Leigh Cliff Conservation Area
Leigh Cliff Conservation Area
Leigh Cliff Conservation Area was designated a Conservation Area in 1981. It is located on the cliff top to the east of Leigh’s historic centre. To find out which properties are within Leigh Cliff Conservation Area.
Leigh has a long history as a settlement dependant on the sea. It was first recorded in the Domesday book of 1086 as "Legra", a tiny fishing hamlet. Between the 13th and 18th centuries development focused around the fishing port in Old Leigh but following the arrival of the railway in 1856 there was an explosion of speculative development eastwards over fields along the top of the hill to the east of the Old Town. This area contains the Leigh Cliff Conservation Area. Further information on the history of Leigh Cliff Conservation Area can be found in the Leigh Cliff Conservation Area Appraisal.
Leigh Cliff's Special Interest
Leigh Cliff marks the start of Leigh's transition from a village to a larger urban area in the late 19th century. Its special interest comes from its association with Leigh's expansion and changing role, its typical late Victorian and Edwardian architecture and its fine position on the hillside overlooking the Estuary. Aspects contributing to its interest include:
- Its position towards the top of the hill slope, the straight alignment of its streets and the open cliff gardens to the south provide a fine setting with many views of the Estuary.
- Good examples of well preserved Late Victorian and Edwardian houses a number of which have been designed to make the best of the estuary aspect.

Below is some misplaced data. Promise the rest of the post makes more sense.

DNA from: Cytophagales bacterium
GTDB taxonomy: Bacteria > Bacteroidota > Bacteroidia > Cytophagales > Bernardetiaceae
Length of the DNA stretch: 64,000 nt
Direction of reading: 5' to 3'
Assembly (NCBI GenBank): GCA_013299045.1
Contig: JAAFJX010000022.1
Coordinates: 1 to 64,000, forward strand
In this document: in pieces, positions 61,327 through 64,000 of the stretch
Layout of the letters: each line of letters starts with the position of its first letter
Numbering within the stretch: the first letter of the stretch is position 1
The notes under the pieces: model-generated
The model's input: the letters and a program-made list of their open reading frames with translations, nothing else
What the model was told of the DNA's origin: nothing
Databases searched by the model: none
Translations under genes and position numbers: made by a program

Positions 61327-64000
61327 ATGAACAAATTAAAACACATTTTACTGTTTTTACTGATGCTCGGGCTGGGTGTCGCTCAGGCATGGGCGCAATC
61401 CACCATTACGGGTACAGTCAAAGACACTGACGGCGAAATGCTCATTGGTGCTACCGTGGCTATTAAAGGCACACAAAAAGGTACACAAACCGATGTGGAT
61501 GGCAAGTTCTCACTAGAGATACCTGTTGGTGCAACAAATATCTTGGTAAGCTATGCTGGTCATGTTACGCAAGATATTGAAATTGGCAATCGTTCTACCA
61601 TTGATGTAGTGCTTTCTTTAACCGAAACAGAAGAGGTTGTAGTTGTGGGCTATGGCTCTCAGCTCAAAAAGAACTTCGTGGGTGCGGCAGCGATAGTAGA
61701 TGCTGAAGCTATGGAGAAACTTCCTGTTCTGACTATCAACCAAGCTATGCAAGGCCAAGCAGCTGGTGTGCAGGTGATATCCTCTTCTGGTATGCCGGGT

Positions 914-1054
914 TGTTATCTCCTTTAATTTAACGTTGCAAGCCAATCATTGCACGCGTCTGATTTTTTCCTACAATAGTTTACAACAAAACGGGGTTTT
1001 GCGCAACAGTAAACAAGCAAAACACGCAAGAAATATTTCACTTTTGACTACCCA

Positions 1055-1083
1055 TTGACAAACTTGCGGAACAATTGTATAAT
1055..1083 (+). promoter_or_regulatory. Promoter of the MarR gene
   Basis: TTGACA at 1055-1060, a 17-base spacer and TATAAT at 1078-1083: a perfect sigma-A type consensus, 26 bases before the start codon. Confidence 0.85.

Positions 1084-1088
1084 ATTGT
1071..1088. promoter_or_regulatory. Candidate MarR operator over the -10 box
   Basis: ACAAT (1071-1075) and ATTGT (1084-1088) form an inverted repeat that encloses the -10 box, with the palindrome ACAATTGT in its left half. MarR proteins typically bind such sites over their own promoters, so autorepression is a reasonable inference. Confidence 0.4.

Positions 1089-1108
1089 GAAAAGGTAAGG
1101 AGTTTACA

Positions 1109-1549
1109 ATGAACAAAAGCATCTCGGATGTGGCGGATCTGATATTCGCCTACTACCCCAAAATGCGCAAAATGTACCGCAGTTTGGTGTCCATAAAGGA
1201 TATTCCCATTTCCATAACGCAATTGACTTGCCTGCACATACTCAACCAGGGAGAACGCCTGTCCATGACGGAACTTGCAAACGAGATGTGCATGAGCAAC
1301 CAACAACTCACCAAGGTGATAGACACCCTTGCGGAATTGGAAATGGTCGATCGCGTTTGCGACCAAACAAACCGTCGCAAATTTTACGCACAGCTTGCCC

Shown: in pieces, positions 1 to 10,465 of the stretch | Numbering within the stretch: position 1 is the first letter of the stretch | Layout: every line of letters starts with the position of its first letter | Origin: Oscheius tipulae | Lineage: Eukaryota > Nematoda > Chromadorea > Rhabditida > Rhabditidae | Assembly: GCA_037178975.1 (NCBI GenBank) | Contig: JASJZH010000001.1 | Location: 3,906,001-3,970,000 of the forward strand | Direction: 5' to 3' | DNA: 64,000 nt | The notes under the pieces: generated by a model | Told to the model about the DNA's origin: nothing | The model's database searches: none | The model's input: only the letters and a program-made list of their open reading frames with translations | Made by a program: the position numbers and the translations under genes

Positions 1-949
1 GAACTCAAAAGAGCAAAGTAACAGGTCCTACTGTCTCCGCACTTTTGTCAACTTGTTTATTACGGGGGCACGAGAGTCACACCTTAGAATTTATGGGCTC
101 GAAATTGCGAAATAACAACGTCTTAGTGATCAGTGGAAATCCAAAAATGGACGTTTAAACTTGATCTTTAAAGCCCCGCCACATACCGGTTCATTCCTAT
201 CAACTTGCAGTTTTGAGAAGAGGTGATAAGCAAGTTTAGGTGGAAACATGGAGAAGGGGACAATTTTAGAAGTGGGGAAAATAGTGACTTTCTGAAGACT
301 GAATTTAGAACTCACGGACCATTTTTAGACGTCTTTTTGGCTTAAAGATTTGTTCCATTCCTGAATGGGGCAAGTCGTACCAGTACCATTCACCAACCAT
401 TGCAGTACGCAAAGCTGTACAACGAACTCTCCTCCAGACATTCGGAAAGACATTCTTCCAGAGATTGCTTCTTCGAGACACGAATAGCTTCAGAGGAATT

- Leigh Broadway remains a thriving shopping centre with views of the Estuary and a mix of converted late Victorian houses and more substantial purpose-built shops and flats dating from the early 20th century. Traditional shopfronts and upper floors in the Broadway contribute to the Area's character.
- The Grand Hotel is the most notable building in the townscape on a prominent corner site. It is a richly decorated four storey red brick Edwardian style building, with distinctive shaped gables and chimney stacks.
For further details see Leigh Cliff Conservation Area Appraisal
Development in the Conservation Area
Minor works to most houses in the conservation area which would normally be classed as permitted development (works that can be undertaken without planning permission) such as changing windows or roofing materials are covered by the Leigh Cliff Article 4 Direction and a planning application must now be made. This enables the Council to control aspects of local character which make an important positive contribution to the conservation area. For further details on the Leigh Cliff Article 4 Direction.
All development in the Conservation Area including extensions and alterations such as changing windows and roofing materials should follow guidance set out in the Conservation Areas Do’s and Don’ts Leaflet and the Design and Townscape Guide in particular Section 9 Historic Buildings. It is always advisable to review the Leigh Cliff Article 4 Direction and to check with the Council if planning permission is needed before undertaking any works to the exterior of a property in the conservation area.
Page last updated: 09/05/2017